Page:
September 6, 2012

The VA releases the findings from their investigation confirming the majority of the employees’ concerns

February 4, 2013

the VA asserts that corrective actions related to the recommendations were completed



The internal VA investigation unveiled systemic problems with record-keeping in Buffalo and Batavia that would have affected not only the records of hospital patients, but also veterans who visited VA facilities for outpatient services. The VA’s response showcased a complete lack of accountability. The OSC contacted the VA to determine whether any disciplinary action was taken as result of the investigation and the VA General Counsel responded that individuals received “written counseling” to ensure they understood the severity of the findings of the report, and were provided a point of contact for future guidance. The Associate Medical Director who did the initial check after the whistleblowers complained to him and concluded in his review that it “did not substantiate any of their concerns” was not disciplined but credited for his role with responding quickly, providing appropriate oversight and fully cooperating.


Improper Staffing in Emergency Department

On April 26, 2011, the OIG’s Hotline Division received an anonymous complaint regarding quality of care and physician staffing in the Emergency Department (ED). Specifically, a complainant alleged that the facility appointed an ED physician who was considered “unsafe,” and, following the physician’s first ED shift, three patients treated by this physician required return visits to the ED. Further, the number of physicians has been insufficient to staff the ED since November 2010, resulting in “long shifts” and impacting patient care.

A Feb 2012 VA OIG report found that the Emergency Department at the Buffalo VA has been understaffed since at least November 2010, resulting in questionable appointment decisions by facility managers, as well as quality of care concerns.  The OIG also found that facility managers had previously identified quality of care concerns with the physician, yet they had not taken appropriate corrective actions in response to these concerns, as required by VHA policy.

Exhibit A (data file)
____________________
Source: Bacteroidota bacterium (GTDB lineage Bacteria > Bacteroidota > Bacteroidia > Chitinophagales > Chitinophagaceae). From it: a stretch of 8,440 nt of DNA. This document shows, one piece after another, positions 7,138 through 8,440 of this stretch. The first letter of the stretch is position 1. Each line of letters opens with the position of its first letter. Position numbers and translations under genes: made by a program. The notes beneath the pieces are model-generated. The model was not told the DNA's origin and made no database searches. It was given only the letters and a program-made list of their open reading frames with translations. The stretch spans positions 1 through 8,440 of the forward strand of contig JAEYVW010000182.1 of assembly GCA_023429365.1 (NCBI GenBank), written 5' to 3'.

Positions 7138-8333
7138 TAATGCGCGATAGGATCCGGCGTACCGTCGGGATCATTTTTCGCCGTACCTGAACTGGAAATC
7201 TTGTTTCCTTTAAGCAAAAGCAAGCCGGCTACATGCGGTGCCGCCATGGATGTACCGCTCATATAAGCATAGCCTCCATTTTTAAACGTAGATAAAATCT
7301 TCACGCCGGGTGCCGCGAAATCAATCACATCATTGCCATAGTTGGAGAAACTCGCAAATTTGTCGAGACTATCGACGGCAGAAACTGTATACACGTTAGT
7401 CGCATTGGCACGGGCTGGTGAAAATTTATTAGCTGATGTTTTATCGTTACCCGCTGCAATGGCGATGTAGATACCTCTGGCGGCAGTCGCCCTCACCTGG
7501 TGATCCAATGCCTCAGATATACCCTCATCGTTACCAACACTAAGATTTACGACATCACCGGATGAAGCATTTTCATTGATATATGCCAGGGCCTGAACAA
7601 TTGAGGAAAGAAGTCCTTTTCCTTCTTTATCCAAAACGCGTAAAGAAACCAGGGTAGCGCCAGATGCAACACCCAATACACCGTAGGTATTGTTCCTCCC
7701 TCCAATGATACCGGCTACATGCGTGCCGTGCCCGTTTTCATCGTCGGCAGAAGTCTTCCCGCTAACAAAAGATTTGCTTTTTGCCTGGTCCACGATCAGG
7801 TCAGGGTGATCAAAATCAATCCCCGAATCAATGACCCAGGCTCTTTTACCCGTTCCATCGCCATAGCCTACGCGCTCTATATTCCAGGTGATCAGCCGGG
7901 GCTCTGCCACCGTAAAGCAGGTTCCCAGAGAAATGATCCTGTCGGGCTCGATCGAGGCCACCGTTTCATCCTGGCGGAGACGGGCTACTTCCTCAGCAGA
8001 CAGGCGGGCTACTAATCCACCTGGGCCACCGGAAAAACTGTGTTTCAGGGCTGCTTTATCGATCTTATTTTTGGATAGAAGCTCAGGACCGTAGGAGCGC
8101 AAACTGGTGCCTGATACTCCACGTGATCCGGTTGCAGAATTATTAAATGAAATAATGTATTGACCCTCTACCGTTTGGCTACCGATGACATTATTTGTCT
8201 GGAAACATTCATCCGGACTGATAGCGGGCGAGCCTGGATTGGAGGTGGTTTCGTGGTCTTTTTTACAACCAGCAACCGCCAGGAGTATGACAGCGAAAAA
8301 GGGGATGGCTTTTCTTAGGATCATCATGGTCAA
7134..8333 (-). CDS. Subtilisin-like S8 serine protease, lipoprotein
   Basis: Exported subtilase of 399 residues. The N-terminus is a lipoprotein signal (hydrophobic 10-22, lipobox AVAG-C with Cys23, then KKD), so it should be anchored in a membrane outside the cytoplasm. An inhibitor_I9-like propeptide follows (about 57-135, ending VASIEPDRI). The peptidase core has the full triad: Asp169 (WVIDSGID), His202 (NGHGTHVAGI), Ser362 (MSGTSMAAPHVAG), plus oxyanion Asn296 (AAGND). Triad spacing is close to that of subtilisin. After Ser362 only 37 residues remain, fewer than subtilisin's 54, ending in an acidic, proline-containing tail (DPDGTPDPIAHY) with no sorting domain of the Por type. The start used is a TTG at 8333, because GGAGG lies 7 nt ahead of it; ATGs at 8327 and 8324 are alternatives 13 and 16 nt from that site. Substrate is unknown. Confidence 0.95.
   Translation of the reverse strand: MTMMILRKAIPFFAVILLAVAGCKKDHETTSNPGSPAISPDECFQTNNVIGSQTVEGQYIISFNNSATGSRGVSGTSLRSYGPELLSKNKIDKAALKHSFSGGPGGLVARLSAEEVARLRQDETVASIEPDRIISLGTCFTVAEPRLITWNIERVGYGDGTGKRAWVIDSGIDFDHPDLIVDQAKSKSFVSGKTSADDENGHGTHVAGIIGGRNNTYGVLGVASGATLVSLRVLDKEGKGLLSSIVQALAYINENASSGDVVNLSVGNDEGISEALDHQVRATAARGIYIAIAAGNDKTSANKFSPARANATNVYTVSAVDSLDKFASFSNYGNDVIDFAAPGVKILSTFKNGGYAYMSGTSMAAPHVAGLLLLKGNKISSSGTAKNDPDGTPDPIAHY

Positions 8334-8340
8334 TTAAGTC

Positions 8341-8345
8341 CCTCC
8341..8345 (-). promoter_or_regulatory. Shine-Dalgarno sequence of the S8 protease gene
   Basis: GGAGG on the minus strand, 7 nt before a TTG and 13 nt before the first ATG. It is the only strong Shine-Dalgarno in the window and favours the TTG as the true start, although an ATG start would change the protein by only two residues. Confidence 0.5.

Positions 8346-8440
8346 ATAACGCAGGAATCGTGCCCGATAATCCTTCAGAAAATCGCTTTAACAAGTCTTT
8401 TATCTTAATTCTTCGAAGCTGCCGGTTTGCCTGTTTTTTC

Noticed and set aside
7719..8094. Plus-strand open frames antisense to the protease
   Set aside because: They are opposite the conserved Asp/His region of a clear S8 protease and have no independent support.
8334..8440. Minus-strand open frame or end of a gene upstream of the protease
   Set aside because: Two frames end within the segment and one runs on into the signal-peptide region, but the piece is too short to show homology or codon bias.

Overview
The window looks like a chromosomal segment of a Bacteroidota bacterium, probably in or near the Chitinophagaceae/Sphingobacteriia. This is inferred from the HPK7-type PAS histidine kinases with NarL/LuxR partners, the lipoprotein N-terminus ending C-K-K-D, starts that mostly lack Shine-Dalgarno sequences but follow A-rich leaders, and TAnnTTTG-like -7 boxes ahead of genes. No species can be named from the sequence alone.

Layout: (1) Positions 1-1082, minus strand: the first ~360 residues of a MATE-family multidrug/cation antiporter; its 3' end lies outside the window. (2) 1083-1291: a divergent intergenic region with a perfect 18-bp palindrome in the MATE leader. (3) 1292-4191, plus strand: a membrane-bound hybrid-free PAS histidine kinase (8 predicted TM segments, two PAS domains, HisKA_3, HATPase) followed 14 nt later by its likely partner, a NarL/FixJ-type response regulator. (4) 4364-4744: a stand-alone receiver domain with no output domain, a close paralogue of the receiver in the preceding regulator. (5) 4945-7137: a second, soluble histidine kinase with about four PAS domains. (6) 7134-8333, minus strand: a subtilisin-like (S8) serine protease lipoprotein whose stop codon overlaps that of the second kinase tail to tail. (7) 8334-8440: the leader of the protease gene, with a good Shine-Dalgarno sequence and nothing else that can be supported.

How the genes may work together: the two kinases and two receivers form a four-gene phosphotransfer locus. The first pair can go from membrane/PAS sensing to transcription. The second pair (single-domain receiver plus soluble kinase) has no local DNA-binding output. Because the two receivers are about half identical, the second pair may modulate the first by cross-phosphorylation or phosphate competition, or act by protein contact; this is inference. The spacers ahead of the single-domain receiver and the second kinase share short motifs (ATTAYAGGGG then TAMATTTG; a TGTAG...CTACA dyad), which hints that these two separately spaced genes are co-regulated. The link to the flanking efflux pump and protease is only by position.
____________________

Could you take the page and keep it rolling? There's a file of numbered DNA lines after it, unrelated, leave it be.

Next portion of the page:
VA Responses

In response to the respective issues the Department of Veterans Affairs initiated reviews of the practices at the Buffalo VA Medical Center. These reviews and subsequent reports revealed several layers of systemic inefficiencies and proposed numerous recommendations to address them. The VA concurred with the recommendations and committed to conduct further reviews of policies and procedures to ensure inappropriate actions are prevented in the future.  With the insulin pen issue the VA responded that all recommendations by OIG have been complied with as of May 31, 2013. With the medical records the VA responded that as of February 4, 2013 all required actions for WNYHCS Buffalo have been completed and additional records management training for all file room and medical center leadership have been completed.  With regard to the understaffing of the emergency division, The VISN and Interim Facility Directors concurred with the findings and recommendations and provided an acceptable action plan.

In dealing with these issues I have had several discussions with the leadership at the Department of Veterans Affairs, and recently Undersecretary for Health Robert A. Petzel, walked me through the reforms implemented at the VA Western New York Health System in response to these incidents. Though most of these reforms have been implemented or are being implemented, one of Congress’ most important roles is to conduct oversight. It behooves us to aggressively conduct this role to ensure that reforms are implemented on time and system wide, assuring the public that these incidents will never occur again.

I want to thank the committee again for holding this important hearing and I appreciate the opportunity to testify on this important issue.